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RE: RE: Re: Faster SVN Status

From: Niel De Clerk <NDeclerk_at_Angloplat.com>
Date: Mon, 7 Jan 2008 07:21:08 +0200

Thanks for the replies.
We're using svnserve (which based on some replies I got is a good
Our repository is on one machine and svnserve runs (as a windows
service) on another machine (same network) using a mapped network drive
to the repository. Svnserve must run on the second machine because it
has a fixed IP and is accessible through the firewalls to our various
clients. The repository was installed on the other machine mainly
because of backup etc reasons, but in theory it could be moved to the
machine running svnserve (would this introduce a significant performance
gain?). We're mainly using IP addresses for referencing so DNS is not a
real issue.

I definitely also saw the additional delay introduced with multiple
transactions. Below are 2 ways of getting exactly the same thing.
However the first give all the results followed by a single "Status
against revision X" message where the second will give the "Status
against revision X" for each individual file. To me this indicates some
additional handshaking? When on the same network as the repository,
this is a non issue, but when on a remote connection (e.g. using VPN
from home) this can make the difference between a 30 second and a 190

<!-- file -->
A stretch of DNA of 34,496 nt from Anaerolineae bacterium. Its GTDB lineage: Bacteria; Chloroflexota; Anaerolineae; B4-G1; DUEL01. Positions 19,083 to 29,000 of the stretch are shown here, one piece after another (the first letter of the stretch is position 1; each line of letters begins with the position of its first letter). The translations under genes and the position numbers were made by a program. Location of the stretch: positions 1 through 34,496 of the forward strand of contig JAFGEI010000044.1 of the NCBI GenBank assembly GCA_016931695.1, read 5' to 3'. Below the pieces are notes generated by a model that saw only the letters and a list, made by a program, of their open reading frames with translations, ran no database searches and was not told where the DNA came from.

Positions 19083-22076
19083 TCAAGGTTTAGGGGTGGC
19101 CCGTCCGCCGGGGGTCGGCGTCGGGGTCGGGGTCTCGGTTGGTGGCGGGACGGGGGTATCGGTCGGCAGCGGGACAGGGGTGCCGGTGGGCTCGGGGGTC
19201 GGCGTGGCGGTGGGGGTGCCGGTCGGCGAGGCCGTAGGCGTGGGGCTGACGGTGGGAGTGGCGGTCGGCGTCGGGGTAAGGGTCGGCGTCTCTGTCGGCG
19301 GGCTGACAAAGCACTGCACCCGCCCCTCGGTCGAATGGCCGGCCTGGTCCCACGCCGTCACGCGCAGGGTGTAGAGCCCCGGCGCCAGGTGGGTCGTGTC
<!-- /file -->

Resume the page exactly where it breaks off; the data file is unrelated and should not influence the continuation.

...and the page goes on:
second transaction.

Svn status --show-updates --verbose -N c:\my-files

Svn status --show-updates --verbose c:\my-files\*.*


-----Original Message-----
From: news [mailto:news_at_ger.gmane.org] On Behalf Of Vincent Tondellier
Sent: 06 January 2008 01:51
To: users_at_subversion.tigris.org
Subject: RE: Re: Faster SVN Status

Harvey, Edward wrote:

> I can't say exactly what's happening in Niel's situation, but I
> a company with worldwide network, and when we SSH from Boston to India
> or vice-versa, there is a few second delay. Because there's a 250ms
> ping response delay, and the initial ssh handshake is the equivalent
> 10-15 small packet round-trips, it's about 5-6 seconds before the
> command prompt appears.
> If you use svn:// protocol and svnserve, there's just the basic tcp
> handshake before useful data starts going across, so it's much faster.
> Call it 1-2 x the ping delay. About a half a second for me.
> If you use https://, it looks like something like half a dozen small
> packet round trips. In my case, about 2 seconds delay. So it's
> than svn+ssh, but not as fast as svnserve.

You should try the connection caching feature of OpenSSH, it only
one master ssh connection, and opens new ssh "channels" for each new
connection you make. The GCC wiki have some explanations on this :

http://gcc.gnu.org/wiki/SSH connection caching

>> -----Original Message-----
>> From: Les Mikesell [mailto:lesmikesell_at_gmail.com]
>> Sent: Friday, January 04, 2008 10:42 AM
>> To: Steven Bakke
>> Cc: Niel De Clerk; users_at_subversion.tigris.org
>> Subject: Re: Faster SVN Status
>> Steven Bakke wrote:
>> >
>> > However through profiling we found a performance bottleneck in that
>> it
>> > starts a new repository session (network connection) once for each
>> > target of the command. In our case the problem was with 'svn
>> update',
>> > but I think it applies to almost anything. The performance became
>> > dominated by ~2-3 seconds per target overhead each time it made a
> new
>> > svn+ssh connection to the server.
>> What can possibly cause a several-second delay? Does your reverse
>> lookup resolve quickly? Are IDENT queries dropped and timing out?
>> --
>> Les Mikesell
>> lesmikesell_at_gmail.com

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Received on 2008-01-07 06:21:46 CET

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